Sibling rivalry ranks high in the litany of parent complaints. In bewilderment we ask, “Why can’t they just get along? Why do they keep fighting?” The warfare heats up and we fret, “Someone’s going to get badly hurt!” We worry, “What’s wrong with them? Where did I go wrong as a parent?” It can all
Welcome to Our Blog!
This blog is written by the clinicians at Jonah Green and Associates, a mental health practice based in Kensington, MD that provides quality services for children, teens, families, and adults. It is intended as a resource for families who are seeking to expand their knowledge about mental health and mental health services, and also as a resource for families who are seeking quality mental health services, especially in the mid-Atlantic region.
Couples and family members who enter therapy to improve their relationships have usually endured long periods of harsh conflict. Couples might be caught in repetitive cycles of criticism and defensiveness; parents and teens might be trapped in power struggles; siblings may find themselves in escalating rivalries. Anguished to stop destructive arguments, people usually begin therapy focused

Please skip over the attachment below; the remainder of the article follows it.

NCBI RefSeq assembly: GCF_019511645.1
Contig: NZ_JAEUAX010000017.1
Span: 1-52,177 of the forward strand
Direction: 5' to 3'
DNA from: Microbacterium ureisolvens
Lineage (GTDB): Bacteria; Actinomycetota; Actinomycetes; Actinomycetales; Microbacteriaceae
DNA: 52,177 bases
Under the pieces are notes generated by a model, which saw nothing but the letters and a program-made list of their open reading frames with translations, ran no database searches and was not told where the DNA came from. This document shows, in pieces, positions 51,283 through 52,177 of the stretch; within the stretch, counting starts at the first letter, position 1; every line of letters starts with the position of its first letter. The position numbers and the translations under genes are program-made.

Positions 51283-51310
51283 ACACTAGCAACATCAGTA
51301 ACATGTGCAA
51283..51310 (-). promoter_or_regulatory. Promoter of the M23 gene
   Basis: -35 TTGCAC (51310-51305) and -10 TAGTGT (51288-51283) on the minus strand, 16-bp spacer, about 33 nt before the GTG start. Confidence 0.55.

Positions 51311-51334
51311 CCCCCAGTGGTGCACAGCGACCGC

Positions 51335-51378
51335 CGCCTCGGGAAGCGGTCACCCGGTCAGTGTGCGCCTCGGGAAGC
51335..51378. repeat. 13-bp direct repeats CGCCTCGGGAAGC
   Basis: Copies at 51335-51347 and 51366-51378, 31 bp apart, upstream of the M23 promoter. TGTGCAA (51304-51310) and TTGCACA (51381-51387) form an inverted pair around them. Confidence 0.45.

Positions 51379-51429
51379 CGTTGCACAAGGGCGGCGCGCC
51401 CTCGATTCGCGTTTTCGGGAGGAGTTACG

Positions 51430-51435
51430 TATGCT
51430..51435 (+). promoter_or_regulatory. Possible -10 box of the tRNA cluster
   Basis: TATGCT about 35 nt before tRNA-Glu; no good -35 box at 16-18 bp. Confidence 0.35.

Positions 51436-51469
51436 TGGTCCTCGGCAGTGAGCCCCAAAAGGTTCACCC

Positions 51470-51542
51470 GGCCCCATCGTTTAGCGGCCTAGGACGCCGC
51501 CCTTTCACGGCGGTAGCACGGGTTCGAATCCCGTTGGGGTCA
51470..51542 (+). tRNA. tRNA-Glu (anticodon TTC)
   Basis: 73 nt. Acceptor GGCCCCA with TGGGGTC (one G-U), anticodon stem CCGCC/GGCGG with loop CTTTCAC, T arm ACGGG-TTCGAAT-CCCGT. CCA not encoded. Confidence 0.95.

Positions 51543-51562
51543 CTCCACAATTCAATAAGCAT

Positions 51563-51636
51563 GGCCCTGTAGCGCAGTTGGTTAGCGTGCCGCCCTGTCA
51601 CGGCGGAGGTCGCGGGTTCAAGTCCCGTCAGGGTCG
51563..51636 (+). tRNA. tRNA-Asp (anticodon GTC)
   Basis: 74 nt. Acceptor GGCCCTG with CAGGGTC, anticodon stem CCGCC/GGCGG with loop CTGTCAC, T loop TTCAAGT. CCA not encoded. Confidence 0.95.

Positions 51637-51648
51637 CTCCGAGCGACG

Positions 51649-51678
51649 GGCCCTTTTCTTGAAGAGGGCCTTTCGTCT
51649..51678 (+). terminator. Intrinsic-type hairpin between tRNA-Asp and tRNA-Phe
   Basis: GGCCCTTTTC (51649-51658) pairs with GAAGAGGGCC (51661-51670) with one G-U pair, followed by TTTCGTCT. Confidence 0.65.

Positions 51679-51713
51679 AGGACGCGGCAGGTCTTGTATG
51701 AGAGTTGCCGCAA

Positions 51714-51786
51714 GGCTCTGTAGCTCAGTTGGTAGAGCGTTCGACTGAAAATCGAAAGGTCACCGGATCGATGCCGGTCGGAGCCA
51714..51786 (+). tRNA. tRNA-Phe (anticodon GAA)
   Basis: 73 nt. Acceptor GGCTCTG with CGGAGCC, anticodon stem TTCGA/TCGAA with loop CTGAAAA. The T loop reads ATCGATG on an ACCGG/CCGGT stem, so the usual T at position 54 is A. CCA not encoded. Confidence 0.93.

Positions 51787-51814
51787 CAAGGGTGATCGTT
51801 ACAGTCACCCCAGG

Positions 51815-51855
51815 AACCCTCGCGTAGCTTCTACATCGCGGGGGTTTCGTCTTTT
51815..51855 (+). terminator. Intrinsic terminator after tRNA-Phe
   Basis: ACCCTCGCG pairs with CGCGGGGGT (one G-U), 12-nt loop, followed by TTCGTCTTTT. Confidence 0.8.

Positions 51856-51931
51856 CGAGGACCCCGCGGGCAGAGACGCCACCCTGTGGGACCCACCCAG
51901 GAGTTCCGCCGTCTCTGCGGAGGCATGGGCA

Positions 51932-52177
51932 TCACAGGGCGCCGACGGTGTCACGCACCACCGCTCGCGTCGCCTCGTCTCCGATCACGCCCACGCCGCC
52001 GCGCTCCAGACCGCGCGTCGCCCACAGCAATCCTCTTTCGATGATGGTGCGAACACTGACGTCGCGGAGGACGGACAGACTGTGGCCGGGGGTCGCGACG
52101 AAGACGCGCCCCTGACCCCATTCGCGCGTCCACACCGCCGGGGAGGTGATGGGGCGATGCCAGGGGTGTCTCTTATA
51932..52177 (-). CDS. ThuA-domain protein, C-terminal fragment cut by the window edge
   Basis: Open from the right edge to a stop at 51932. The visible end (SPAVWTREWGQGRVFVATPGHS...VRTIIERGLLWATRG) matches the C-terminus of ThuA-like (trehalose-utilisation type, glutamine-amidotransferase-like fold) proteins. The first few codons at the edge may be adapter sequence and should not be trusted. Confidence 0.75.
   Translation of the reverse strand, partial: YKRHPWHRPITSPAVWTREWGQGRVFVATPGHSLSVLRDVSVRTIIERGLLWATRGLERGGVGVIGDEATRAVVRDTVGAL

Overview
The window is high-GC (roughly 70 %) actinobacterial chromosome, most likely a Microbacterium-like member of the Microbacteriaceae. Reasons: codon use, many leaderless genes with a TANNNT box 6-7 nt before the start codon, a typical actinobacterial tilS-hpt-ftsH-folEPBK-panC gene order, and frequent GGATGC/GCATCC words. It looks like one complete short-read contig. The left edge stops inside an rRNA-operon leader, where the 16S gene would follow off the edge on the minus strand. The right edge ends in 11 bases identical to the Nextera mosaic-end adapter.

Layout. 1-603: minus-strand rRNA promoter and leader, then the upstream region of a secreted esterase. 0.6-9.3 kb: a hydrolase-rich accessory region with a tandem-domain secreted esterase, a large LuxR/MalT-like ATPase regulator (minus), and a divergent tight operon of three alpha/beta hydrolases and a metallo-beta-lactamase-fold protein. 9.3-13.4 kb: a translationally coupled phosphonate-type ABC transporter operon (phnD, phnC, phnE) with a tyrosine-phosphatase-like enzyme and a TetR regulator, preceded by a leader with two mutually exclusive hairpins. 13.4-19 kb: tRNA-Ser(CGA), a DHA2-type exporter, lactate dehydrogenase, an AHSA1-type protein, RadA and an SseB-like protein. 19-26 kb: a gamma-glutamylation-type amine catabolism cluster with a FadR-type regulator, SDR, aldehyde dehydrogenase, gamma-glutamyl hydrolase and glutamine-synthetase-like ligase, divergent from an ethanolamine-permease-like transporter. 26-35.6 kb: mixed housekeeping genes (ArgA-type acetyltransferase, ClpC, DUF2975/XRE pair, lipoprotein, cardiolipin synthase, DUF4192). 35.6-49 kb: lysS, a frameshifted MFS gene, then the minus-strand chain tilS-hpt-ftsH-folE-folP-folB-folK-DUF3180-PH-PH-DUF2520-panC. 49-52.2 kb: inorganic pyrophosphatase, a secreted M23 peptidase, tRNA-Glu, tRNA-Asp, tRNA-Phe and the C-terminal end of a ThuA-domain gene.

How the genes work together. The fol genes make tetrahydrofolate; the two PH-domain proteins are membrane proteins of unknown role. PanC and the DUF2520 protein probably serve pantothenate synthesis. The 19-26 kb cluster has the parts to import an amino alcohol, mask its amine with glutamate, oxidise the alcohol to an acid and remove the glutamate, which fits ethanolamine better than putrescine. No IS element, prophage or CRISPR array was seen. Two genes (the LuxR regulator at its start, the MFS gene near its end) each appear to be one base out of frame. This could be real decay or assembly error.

Please enjoy this guest post–a clear and very practical piece written written by Jennifer Kogan, LICSW, who provides counseling and support for parents at her office in NW DC. What is a parent to do when the kids start fighting? For parents to answer that question, it can help to look back at our own
Family meetings can be an excellent way to build unity and understanding in the family.
Because the process of separation and divorce leads to the end of a nuclear family, family therapy for divorcing families strikes many as an oxymoron. What would be the purpose of helping a family communicate and function better if the family is ending? But while loss and endings are inherent in separation and divorce, the